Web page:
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Life Sketches of Ellen G. White

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    Dispelling the Darkness

    During the early days of the Council, one of the speakers, after referring to some of the barriers to the progress of the message, appealed to Mrs. White to state her views as to what more could be done, and if there might be expected changes in the conditions under which the laborers were struggling.LS 294.2

    In answer to this question, Mrs. White said that there would come changes that would open doors that were closed and barred, changes in many things that would alter conditions and arouse the minds of the people to understand and appreciate present truth. Political upheavals would come, and changes in the industrial world, and great religious awakenings, that would prepare minds to listen to the third angel's message. “Yes, there will be changes,” she assured them, “but nothing for you to wait for. Your work is to go forward, presenting the truth in its simplicity, holding up the light of truth before the people.”LS 294.3

    Then she told them how the matter had been presented to her in vision. Sometimes the multitudes in our world, to whom is sent the warning message from the word of God that Christ is soon coming, were presented to her as enveloped in mists and clouds and dense darkness, even as described by Isaiah, who wrote, “Behold, the darkness shall cover the earth, and gross darkness the people.” Isaiah 60:2.LS 294.4

    As in the vision she looked upon this scene with intense sorrow, her accompanying angel said, “Look ye,” and as she looked again, there were to be seen little jets of light, like stars shining dimly through the darkness. As she watched them, their light grew brighter, and the number of lights increased, because each light kindled other lights. These lights would sometimes come together as if for the encouragement of one another; and again they would scatter out, each time going farther and lighting more lights. Thus the work went on until the whole world was illuminated with their brightness.LS 295.1

    In conclusion, she said: “This is a picture of the work you are to do. ‘Ye are the light of the world.’ Matthew 5:14. Your work is to hold up the light to those around you. Hold it firmly. Hold it a little higher. Light other lights. Do not be discouraged if yours is not a great light. If it is only a penny taper, hold it up. Let it shine. Do your very best, and God will bless your efforts.”LS 295.2

    [Note—In the official reports of the progress of the third angel's message in Great Britain, frequent acknowledgment has been made from time to time of the influence that the sale of penny periodicals has had on the development of a strong constituency in that field of labor. “Publications have been sent to all parts of the kingdom,” the workers reported in 1888, “and faithful souls are being aroused to embrace the truth, and scores are candidly investigating it.” (The Seventh-day Adventist Yearbook 1888, 130.) at the 1895 General Conference, it was stated that “the average weekly sales of Present Truth [the missionary journal published by Seventh-Day Adventists in Great Britain since 1884] have run from nine thousand to ten thousand.” “Nothing that has been done in Great Britain has had such marked effect on the people as the circulation of this paper.” (BULLETIN, 1895, PAGES 314, 315.) and in 1897 the brethren from Europe were rejoicing in a still larger circulation of their missionary journal. “The present truth has an average circulation of thirteen thousand copies weekly,” they declared, “and many are coming to a knowledge of the truth in reading this medium.”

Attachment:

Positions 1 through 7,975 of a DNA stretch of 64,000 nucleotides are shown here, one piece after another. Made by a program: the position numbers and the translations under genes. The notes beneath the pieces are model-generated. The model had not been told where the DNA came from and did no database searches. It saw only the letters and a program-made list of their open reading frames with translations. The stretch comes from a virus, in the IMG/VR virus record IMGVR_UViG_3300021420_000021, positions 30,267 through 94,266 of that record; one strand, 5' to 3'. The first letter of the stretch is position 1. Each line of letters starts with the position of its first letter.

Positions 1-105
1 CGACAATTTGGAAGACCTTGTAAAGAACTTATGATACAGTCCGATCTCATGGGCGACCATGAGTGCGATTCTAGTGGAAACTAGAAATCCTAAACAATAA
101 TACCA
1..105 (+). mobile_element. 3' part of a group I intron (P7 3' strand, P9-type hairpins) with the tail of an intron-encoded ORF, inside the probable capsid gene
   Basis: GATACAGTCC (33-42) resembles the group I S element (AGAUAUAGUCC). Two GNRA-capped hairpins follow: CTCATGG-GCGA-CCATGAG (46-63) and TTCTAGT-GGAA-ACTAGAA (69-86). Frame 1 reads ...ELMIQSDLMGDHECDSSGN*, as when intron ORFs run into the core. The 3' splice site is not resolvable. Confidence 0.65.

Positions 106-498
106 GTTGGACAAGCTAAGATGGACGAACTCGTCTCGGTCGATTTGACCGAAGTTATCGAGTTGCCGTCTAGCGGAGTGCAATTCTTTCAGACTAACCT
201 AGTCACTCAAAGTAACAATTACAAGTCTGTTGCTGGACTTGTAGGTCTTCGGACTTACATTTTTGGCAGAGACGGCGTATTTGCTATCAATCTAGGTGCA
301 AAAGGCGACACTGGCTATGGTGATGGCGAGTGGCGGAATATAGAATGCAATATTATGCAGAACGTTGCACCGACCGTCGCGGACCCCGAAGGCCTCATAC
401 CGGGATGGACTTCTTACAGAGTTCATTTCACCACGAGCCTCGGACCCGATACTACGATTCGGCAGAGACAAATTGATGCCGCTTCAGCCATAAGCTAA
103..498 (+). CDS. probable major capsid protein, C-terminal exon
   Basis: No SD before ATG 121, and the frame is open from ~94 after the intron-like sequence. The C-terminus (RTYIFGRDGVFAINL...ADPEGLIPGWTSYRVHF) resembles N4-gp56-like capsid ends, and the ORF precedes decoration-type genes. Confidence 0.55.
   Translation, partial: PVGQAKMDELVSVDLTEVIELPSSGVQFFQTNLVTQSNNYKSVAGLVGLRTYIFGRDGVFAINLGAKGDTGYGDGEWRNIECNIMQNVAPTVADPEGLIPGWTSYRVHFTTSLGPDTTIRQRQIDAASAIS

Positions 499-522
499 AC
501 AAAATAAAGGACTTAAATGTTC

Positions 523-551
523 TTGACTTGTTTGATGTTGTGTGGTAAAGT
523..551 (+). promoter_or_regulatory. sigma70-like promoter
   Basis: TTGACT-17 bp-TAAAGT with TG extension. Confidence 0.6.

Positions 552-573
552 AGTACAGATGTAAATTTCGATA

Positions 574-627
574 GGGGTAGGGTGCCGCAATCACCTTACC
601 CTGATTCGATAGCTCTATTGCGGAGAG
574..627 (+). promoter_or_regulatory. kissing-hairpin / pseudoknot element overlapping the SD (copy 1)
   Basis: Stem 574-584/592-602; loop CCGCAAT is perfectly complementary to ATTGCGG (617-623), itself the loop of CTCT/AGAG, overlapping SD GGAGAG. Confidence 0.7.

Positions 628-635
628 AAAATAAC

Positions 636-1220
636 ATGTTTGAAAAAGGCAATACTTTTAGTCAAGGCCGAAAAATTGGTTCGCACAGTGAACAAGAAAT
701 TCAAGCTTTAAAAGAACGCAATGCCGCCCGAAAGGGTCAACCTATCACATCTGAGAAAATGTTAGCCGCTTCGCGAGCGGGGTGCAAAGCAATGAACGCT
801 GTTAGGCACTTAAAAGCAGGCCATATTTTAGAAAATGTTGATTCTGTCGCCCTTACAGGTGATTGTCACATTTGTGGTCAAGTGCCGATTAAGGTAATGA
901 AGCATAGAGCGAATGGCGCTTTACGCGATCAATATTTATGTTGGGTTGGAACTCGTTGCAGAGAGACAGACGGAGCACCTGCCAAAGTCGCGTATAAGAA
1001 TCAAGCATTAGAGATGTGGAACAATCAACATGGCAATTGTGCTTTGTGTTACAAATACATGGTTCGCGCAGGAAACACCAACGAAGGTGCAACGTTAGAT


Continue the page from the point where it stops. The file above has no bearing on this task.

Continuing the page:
During the 1909 General Conference, Brother W. C. Sisley, in charge of the British publishing house, reviewed the results of the past four years thus:

    “We have sold, during the last four years, exclusive of our considerable foreign trade, 168,947 books, 6,871,649 periodicals, 23,382 pamphlets, and 964,163 tracts, at a total retail value of $310,221.57; or a yearly average of 42,237 books, 1,717,912 periodicals, 5,840 pamphlets, 241,041 tracts, at an average annual retail value of $77,555.

    “We have 207 regular book and periodical canvassers, an average of one out of every eight of our members....

    “The net profits of our publishing work during the past four years have been $19,878. The tract society has donated that sum, and $12,832 more of its former profits, or a total of $32,710, to the British Union property fund.” (The General Conference Bulletin 1909, 96.)]

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